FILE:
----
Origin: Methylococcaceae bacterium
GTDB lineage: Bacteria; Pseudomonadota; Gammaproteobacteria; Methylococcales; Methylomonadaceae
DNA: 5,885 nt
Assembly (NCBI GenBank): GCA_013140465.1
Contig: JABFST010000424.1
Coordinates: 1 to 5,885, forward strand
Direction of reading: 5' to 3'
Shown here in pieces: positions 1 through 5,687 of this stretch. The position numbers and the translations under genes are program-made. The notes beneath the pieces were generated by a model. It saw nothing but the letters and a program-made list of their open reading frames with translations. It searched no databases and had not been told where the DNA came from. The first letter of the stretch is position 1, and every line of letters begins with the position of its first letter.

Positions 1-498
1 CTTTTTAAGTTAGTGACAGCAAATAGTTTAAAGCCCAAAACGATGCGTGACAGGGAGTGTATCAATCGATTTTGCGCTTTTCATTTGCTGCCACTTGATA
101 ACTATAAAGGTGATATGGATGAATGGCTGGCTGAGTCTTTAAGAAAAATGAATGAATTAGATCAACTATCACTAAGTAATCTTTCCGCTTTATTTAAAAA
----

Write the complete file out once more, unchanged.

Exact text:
Origin: Methylococcaceae bacterium
GTDB lineage: Bacteria; Pseudomonadota; Gammaproteobacteria; Methylococcales; Methylomonadaceae
DNA: 5,885 nt
Assembly (NCBI GenBank): GCA_013140465.1
Contig: JABFST010000424.1
Coordinates: 1 to 5,885, forward strand
Direction of reading: 5' to 3'
Shown here in pieces: positions 1 through 5,687 of this stretch. The position numbers and the translations under genes are program-made. The notes beneath the pieces were generated by a model. It saw nothing but the letters and a program-made list of their open reading frames with translations. It searched no databases and had not been told where the DNA came from. The first letter of the stretch is position 1, and every line of letters begins with the position of its first letter.

Positions 1-498
1 CTTTTTAAGTTAGTGACAGCAAATAGTTTAAAGCCCAAAACGATGCGTGACAGGGAGTGTATCAATCGATTTTGCGCTTTTCATTTGCTGCCACTTGATA
101 ACTATAAAGGTGATATGGATGAATGGCTGGCTGAGTCTTTAAGAAAAATGAATGAATTAGATCAACTATCACTAAGTAATCTTTCCGCTTTATTTAAAAA